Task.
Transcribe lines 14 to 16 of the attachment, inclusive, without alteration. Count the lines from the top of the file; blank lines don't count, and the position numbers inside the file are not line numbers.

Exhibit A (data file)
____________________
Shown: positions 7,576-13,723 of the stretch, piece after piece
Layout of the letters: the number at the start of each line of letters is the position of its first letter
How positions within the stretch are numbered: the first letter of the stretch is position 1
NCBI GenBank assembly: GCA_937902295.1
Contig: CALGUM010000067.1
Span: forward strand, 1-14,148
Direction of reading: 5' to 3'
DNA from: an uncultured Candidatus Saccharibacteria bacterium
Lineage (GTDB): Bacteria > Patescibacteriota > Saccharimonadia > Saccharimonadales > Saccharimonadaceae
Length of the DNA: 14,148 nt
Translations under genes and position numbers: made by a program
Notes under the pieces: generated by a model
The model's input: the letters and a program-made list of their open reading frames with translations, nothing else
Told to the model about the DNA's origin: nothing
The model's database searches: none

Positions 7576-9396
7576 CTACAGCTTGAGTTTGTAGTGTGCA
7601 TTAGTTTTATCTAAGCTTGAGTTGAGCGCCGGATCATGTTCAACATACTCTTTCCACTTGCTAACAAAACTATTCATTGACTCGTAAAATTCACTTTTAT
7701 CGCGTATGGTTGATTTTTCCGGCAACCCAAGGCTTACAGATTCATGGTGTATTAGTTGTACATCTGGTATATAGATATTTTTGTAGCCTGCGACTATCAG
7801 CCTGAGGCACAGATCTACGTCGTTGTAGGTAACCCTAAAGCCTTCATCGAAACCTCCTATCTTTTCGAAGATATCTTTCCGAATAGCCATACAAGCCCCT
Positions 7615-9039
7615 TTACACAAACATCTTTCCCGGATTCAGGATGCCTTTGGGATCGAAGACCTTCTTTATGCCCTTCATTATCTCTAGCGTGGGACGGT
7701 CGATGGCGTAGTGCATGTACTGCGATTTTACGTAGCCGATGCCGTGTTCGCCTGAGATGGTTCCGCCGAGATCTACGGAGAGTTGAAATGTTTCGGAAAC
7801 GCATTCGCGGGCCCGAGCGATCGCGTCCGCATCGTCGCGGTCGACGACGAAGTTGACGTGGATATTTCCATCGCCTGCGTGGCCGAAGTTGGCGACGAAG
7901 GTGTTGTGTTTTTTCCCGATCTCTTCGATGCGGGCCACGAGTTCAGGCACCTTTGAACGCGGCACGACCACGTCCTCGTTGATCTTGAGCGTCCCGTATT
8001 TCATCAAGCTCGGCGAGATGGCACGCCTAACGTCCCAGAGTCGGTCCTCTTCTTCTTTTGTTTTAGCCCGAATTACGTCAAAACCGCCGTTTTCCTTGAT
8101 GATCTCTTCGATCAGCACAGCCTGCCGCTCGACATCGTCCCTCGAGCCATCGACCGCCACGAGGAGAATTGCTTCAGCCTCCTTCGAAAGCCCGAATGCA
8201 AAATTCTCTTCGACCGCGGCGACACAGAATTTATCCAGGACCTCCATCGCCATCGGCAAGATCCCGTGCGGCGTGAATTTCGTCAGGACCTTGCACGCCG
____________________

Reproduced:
Told to the model about the DNA's origin: nothing
The model's database searches: none

Positions 7576-9396